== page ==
Plus One Chemistry Notes Chapter 3 Classification of Elements and Periodicity in Properties is part of Plus One Chemistry Notes. Here we have given Kerala Plus One Chemistry Notes Chapter 3 Classification of Elements and Periodicity in Properties.
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Kerala Plus One Chemistry Notes Chapter 3 Classification of Elements and Periodicity in Properties
The systematic classification of elements made the study of elements easy. In this unit we will study the historical development of the periodic table and also learn how elements are classified.
Genesis of Periodic Classification Law of Triads (Dobereiner)
When the elements in a triad were arranged in the order of increasing atomic masses, the atomic mass of the middle element was found to be approximately equal to the arithmetic mean of the other two elements.
Only a limited number of elements could be grouped into triads.
Newland’s Law of Octaves
Newland arranged the elements in increasing order of their atomic masses and noted that every eighth element had properties similar to the first element, like the eighth note in an octave of music.
eg., Li(7), Be(9), B(11), C(12), N(14), 0(16), F(19), Na(23)
Drawbacks of Newiand’s Law of Octaves:
- It failed to explain the heavier elements beyond calcium.
- When the noble gases were discovered, the idea of octaves could not be held.
Lother Meyer’s Curve of Atomic Volume Vs Atomic Mass
Lother meyer noticed that the elements with similar properties occupied similar positions on the curve. He observed a periodicity in the properties of the elements with atomic mass,
eg., Li, Na, K, etc. occupied the peak positions.
Mendeleev’s Periodic Law
(മെൻഡലീവിന്റെ — ആവർത്തന നിയമം)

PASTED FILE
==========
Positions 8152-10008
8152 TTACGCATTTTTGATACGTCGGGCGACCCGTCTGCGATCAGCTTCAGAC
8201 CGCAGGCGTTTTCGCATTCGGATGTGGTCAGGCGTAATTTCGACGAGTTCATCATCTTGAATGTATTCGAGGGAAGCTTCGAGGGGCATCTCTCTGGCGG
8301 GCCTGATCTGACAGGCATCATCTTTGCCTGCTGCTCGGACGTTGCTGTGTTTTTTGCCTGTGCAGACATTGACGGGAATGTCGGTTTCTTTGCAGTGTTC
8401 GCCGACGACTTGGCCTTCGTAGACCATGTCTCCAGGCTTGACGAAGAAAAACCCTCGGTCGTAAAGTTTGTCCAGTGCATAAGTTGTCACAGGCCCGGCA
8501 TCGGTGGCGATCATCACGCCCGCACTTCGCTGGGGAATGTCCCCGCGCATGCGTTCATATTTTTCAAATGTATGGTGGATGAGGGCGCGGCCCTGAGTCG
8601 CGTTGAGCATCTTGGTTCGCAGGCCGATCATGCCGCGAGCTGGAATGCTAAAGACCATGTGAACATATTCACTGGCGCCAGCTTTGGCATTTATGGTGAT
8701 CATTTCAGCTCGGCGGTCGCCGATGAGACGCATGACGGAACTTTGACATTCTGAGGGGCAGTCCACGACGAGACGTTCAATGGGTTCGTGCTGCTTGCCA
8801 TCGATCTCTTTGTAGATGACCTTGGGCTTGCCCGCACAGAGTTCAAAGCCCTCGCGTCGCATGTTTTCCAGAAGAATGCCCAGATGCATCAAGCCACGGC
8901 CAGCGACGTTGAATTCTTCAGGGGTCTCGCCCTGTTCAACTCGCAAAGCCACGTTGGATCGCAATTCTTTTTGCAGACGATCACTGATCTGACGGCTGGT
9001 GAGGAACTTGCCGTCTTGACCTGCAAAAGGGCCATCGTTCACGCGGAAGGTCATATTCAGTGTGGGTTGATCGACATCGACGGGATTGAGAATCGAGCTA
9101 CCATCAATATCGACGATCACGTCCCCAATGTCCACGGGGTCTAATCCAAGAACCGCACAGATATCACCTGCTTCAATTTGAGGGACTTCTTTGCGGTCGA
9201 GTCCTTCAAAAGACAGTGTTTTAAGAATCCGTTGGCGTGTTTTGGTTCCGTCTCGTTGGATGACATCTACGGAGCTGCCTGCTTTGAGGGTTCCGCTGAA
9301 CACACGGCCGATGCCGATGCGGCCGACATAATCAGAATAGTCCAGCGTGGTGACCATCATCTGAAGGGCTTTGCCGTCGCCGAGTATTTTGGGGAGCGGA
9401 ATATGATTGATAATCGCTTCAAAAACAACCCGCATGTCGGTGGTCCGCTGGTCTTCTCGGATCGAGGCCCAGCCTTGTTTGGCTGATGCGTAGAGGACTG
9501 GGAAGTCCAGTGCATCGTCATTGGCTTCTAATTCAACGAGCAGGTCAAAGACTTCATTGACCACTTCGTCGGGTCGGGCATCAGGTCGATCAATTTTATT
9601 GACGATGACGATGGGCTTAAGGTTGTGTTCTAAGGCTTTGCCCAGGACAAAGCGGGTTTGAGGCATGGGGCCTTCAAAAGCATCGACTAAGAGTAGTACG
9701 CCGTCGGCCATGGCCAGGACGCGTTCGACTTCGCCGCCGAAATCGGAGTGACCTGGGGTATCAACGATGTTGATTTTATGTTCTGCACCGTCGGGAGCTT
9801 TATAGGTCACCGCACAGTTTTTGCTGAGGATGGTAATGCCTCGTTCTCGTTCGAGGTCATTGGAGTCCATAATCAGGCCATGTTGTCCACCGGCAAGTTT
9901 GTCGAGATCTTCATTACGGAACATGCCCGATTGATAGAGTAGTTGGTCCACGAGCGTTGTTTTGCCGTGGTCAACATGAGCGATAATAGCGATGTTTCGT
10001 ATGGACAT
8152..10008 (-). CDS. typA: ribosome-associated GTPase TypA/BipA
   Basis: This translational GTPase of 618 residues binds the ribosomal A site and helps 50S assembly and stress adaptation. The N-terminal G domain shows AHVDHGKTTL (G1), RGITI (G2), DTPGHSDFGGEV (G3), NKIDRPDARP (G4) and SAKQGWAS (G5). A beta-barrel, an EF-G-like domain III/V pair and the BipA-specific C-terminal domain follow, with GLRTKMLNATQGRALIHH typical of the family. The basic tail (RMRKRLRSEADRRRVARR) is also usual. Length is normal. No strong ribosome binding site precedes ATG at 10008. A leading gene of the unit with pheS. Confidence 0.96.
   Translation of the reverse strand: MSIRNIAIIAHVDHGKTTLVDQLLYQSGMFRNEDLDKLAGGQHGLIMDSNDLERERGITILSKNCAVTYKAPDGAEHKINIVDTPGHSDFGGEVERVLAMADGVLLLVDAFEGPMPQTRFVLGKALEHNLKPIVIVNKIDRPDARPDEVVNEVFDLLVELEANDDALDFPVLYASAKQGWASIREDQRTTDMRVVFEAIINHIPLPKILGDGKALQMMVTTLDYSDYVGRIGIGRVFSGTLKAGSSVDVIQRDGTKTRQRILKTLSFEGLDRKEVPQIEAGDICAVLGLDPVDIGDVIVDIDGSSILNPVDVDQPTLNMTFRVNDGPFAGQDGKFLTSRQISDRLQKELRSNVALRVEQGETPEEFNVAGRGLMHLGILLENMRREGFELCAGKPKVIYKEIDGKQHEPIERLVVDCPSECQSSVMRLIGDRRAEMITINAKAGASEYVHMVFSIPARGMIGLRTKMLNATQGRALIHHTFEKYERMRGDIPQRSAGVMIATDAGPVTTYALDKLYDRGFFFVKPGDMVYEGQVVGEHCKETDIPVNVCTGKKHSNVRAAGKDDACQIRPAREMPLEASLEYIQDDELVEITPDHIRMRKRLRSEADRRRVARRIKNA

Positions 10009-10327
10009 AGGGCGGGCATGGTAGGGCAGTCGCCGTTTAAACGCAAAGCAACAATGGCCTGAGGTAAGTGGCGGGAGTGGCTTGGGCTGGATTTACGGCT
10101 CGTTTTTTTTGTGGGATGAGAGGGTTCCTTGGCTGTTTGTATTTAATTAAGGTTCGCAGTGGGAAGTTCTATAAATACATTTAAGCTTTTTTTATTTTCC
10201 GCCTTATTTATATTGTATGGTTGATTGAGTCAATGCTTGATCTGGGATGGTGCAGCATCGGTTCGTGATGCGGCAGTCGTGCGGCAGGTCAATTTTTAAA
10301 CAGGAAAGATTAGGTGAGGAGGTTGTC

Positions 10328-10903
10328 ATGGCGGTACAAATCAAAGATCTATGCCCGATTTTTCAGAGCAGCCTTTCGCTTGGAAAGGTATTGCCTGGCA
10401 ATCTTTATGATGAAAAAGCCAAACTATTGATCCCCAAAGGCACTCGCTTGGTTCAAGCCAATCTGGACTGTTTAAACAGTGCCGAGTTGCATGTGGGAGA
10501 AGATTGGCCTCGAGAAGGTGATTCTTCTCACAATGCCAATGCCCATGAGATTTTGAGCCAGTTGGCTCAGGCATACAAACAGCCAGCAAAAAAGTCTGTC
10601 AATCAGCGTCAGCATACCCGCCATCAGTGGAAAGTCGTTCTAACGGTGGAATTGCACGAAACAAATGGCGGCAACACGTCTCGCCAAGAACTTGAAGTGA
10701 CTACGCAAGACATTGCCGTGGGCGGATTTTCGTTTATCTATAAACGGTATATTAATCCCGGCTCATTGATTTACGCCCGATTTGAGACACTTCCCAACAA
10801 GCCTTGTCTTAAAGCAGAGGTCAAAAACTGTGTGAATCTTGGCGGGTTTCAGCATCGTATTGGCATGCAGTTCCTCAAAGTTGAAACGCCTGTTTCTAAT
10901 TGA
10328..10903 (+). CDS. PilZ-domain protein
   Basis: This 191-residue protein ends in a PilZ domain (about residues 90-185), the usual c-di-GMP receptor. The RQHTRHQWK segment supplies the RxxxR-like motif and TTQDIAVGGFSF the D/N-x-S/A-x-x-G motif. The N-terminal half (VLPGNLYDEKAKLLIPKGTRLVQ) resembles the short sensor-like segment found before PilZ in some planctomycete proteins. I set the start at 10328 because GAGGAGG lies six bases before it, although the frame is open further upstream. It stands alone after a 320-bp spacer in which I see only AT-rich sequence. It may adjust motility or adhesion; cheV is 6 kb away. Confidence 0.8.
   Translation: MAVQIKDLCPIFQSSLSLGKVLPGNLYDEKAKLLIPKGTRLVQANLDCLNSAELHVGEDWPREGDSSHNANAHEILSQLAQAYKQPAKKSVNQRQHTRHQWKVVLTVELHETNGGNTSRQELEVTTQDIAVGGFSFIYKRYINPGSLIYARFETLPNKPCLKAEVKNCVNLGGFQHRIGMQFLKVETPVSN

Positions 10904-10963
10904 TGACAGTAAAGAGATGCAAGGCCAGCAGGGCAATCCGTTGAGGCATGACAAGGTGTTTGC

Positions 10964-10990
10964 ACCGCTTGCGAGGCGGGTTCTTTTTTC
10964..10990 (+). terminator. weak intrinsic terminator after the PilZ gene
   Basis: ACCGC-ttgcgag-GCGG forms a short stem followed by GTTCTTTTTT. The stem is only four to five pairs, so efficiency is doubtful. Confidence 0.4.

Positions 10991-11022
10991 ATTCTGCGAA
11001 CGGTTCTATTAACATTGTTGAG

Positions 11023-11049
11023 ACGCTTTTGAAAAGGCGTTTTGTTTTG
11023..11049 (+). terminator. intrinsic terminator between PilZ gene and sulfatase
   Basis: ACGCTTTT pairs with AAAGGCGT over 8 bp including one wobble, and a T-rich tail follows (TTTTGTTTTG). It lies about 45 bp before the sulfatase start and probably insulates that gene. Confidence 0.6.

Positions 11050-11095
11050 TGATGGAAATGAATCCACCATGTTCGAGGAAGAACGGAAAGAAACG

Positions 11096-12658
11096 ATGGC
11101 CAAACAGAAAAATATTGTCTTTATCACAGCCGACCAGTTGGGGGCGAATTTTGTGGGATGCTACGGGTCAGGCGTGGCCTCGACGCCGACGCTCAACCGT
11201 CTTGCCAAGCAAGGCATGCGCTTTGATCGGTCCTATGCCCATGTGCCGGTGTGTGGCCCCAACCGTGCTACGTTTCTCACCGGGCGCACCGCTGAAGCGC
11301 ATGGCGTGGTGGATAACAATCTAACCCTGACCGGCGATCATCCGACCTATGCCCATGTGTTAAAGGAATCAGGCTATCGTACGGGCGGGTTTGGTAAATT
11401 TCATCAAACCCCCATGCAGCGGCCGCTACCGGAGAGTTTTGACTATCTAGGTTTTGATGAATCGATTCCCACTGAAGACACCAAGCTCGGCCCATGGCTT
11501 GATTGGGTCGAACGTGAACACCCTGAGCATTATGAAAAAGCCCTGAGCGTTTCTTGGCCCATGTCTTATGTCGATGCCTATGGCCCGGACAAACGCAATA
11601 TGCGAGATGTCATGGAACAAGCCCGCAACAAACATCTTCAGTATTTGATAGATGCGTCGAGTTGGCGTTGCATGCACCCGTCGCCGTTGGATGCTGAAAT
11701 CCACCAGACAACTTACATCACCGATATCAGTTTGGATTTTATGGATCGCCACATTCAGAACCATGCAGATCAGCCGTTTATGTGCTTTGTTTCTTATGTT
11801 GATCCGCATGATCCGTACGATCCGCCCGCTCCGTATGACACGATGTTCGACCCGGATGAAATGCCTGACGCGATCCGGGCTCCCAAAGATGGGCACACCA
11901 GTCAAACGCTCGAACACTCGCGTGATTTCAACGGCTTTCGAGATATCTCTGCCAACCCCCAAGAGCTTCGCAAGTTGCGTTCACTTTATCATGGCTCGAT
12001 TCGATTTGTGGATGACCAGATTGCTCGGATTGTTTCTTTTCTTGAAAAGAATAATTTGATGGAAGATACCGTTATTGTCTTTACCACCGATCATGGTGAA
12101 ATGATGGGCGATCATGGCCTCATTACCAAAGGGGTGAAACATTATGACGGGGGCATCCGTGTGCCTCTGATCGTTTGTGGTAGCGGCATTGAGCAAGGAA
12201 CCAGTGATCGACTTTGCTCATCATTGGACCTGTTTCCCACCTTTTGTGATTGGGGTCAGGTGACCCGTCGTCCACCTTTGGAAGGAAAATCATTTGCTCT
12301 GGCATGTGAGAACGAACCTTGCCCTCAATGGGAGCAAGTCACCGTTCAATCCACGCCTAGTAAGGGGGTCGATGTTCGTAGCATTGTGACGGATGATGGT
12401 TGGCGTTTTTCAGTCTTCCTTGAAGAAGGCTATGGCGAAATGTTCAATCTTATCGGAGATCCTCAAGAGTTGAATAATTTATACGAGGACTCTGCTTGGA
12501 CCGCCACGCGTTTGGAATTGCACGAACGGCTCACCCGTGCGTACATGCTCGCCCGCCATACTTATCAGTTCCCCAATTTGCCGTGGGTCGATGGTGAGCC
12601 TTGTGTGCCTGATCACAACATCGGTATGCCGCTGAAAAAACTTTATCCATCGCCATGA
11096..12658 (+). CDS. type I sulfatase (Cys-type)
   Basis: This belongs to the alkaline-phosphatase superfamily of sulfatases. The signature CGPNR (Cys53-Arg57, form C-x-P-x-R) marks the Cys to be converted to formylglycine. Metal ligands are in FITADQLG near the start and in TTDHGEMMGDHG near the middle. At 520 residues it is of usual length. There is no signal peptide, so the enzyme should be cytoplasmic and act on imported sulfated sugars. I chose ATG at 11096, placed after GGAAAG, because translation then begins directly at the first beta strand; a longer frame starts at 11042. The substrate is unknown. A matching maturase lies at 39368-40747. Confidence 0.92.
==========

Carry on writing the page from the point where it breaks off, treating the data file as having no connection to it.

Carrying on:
This law states that “the properties of the elements are periodic function of their atomic mass”.
Merits of Mendeleev’s Periodic Table:
- Systematic study of the elements.
- Prediction of new elements and their proper-ties.
- Correction of certain atomic masses.
Mendeleev corrected the atomic masses of Beryllium (Be), gold (Au) and platinum (Pt).
Demerits in the Mendeleev’s Periodic Table:
- Position of hydrogen. No proper position for hydrogen in the Mendeleev’s periodic table.
- Separation of chemically similar elements in different groups,
eg., Cu and Hg.
- Grouping of chemically dissimilar elements,
eg., Alkali metals and coinage metals are grouped together.
- Inversion in the periodic table. Certain pairs of elements had to be placed in the reverse order of atomic masses in order to conform the periodic law.
- Position of lanthanides and actinides.
Modern Periodic Law
The physical and chemical properties of the elements are periodic functions of their atomic numbers.
Long form periodic table
Bohr constructed a periodic table known as the long form periodic table. It has been modified in the light of IUPAC (1984) recommendations.
Nomenclature of Elements with Atomic Number > 100
Notation. IUPAC nomenclature of elements above 100 for 0 digit (nil), 1(un), 2(bi), 3(tri),
4(quad), 5(pent), 6(hex), 7(sept), 8(oct), 9(enn).
Atomic number = Digit’s name + ium.
Symbol = First letter of digit’s name,
eg., Atomic number = 101, Unnilunium
Symbol = Unu.
IUPAC = Mendelevium (Md)
Atomic number = 109, Unnilennium
Symbol = Une
IUPAC = Meitnerium (Mt)
Electronic Configurations and Types of Elements
(ഇലക്ട്രോൺ വിന്യാസവും വിവിധതരം മുലക – ങ്ങളും )
The s-Block elements
The elements of group 1 (alkali metals) and group 2 (alkaline earth metals) which have ns1 and ns2 outermost electronic configuration belong to the s-block Elements. They are all reactive metals with low ionization enthalpies. The compounds of the s-block elements, with the exception of those of lithium and beryllium are predominantly ionic.
The p-Block Elements
The p-block elements comprise those belonging to group 13 to 18 and these together with the s-block elements are called the representative elements or main group elements. The outermost electronic configuration varies from to in each period. All the orbitals in the valence shell of the noble gases are completely filled by electrons and it is very difficult to alter this stable arrangement by the addition or removal of electrons. Preceding the noble gas family are two chemically important groups of non-metals. They are the halogens (group 17) and the chalcogens (group 16). These two groups of elements have high negative electron gain enthalpies and readily add one or two electrons respectively to attain the stable noble gas configuration.
The d-Block Elements (Transition Elements)